Tricuspid Valve Disease
When you have tricuspid valve disease, you want to start breathing easier and feeling better as soon as possible. The doctors at our Center for Structural Heart Disease help you achieve that goal.
Why choose Henry Ford Health for tricuspid heart valve care?
Minimally invasive procedures provide an alternative for those who can’t have surgery, as well as a faster recovery. While very few programs nationwide offer even one minimally invasive option for tricuspid valves, we have several. We have deep experience with tricuspid valve care.
How your tricuspid valve should work
The tricuspid valve sits between the chambers that make up the heart’s right side. Normally, the valve’s three flaps open fully and close tightly, allowing blood to flow from the upper chamber (atrium) to the lower chamber (ventricle).
What is tricuspid valve disease?
Tricuspid valve disease is common but often goes untreated, in part because options for care are often limited at other programs. The disease occurs when the valve doesn’t open or close properly. The two types of this valve disease are:
- Tricuspid stenosis: Stenosis (narrowing) of the tricuspid valve occurs when its flaps become thick and stiff. This change prevents the valve from fully opening, restricting the flow of blood from the heart to the lungs. This type of stenosis is extremely rare.
- Tricuspid regurgitation: Regurgitation occurs when the valve’s flaps do not close tightly, allowing blood to leak back into the right side of the heart. Regurgitation can cause fluid buildup in the heart and is common in adults.
Causes and types of tricuspid valve disease
The causes of tricuspid valve disease can be categorized as follows:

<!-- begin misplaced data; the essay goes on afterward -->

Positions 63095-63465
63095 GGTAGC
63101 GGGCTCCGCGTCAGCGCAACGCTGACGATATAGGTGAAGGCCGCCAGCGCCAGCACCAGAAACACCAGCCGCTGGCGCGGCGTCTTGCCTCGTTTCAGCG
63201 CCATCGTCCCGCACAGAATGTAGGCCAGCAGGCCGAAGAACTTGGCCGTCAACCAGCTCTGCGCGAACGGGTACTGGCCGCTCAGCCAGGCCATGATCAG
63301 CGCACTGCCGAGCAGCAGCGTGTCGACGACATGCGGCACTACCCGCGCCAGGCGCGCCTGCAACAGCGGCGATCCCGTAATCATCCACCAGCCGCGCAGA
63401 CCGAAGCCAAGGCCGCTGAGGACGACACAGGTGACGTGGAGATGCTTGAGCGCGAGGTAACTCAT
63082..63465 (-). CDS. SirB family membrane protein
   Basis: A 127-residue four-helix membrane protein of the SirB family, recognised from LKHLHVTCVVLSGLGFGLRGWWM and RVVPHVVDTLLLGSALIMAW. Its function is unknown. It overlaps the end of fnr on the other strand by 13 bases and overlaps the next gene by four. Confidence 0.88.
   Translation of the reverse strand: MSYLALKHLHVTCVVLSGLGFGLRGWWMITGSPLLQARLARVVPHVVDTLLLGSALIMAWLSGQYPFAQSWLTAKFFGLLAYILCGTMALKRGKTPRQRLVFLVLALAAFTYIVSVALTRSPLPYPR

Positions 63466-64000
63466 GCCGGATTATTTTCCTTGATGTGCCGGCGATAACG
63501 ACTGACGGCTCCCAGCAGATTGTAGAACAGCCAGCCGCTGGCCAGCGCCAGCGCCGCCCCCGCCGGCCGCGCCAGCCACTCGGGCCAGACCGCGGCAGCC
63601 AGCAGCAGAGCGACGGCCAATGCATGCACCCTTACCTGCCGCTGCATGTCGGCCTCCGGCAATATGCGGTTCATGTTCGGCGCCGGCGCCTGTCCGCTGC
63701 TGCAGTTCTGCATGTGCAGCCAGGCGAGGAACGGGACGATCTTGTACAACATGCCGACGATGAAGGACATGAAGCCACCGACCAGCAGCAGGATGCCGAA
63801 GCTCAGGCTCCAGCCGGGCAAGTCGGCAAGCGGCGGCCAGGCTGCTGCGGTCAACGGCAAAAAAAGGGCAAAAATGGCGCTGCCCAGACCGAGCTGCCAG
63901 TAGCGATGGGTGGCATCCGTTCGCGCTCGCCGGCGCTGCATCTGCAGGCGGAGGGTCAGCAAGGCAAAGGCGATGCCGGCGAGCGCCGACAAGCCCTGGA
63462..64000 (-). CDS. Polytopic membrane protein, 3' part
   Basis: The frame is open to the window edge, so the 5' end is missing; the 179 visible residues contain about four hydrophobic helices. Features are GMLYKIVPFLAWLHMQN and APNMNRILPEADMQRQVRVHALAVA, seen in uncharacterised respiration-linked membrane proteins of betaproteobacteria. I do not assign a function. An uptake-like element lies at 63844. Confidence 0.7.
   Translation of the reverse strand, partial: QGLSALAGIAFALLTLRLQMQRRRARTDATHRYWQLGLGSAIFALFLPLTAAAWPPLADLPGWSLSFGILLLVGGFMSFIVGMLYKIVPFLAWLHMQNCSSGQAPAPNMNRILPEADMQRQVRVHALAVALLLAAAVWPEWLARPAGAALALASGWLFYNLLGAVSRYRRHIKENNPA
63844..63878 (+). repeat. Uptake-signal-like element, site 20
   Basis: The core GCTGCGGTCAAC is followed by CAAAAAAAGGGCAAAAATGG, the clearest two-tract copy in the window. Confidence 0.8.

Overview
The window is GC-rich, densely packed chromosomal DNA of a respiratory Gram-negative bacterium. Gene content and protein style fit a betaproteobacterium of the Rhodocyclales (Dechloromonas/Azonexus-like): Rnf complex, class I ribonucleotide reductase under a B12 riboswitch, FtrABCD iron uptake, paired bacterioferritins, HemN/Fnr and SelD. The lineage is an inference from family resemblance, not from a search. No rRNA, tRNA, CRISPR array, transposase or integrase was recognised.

- Congenital: Someone is born with a heart valve problem that leads to stenosis or regurgitation.
- Acquired: This condition develops later in life from disease or heart problems.
Tricuspid valve disease is also divided into two types:
- Primary: The tricuspid valve itself is diseased.
- Secondary: The heart’s bottom right chamber (ventricle) is dilated, or enlarged, and causes an otherwise normal tricuspid valve to not work properly.
Symptoms of tricuspid valve disease
Tricuspid valve disease develops slowly, growing worse over time. You may experience few symptoms at first, or none at all. As the valve’s condition declines, the heart must work harder to pump blood, and you may notice symptoms such as:
- Swelling in the abdomen, ankles or feet
- Fatigue and weakness
- Heart murmur
- Shortness of breath
- Irregular heartbeat
- Lightheadedness or fainting
- Pulsing in the neck veins
Diagnosing tricuspid valve disease
Our doctors have extensive experience diagnosing tricuspid valve disease. You can make your first appointment at our main campus, Henry Ford Hospital, or in Jackson (Henry Ford Allegiance) or Clinton Township (Henry Ford Macomb)]. During your visit, your doctor:
- Performs a complete physical exam
- Asks about your symptoms and medical history
- Reviews your tests or imaging studies
- Recommend additional heart tests and scans, when needed
Latest treatments for tricuspid valve disease
After your visit, our team meets to discuss your case and works together to develop customized treatment recommendations. We then review your treatment options with you, so you can decide what’s best for your needs. Options may include:
- Medication and monitoring: Medications can’t cure heart valve disease, but they can help relieve symptoms in the early stages. We can also help you make lifestyle changes such as healthy eating, exercise and smoking cessation that can improve symptoms.
- Minimally invasive heart valve replacement or repair: Our doctors use catheter-based treatment, with a thin tube reaching your heart through a blood vessel. These procedures provide an alternative to open-heart surgery, with a faster recovery. Learn more about heart valve repairs and replacements.
- Surgery: Some people still benefit from traditional open-heart surgery to repair or replace the valve. Expert heart surgeons on our team provide safe, effective treatment.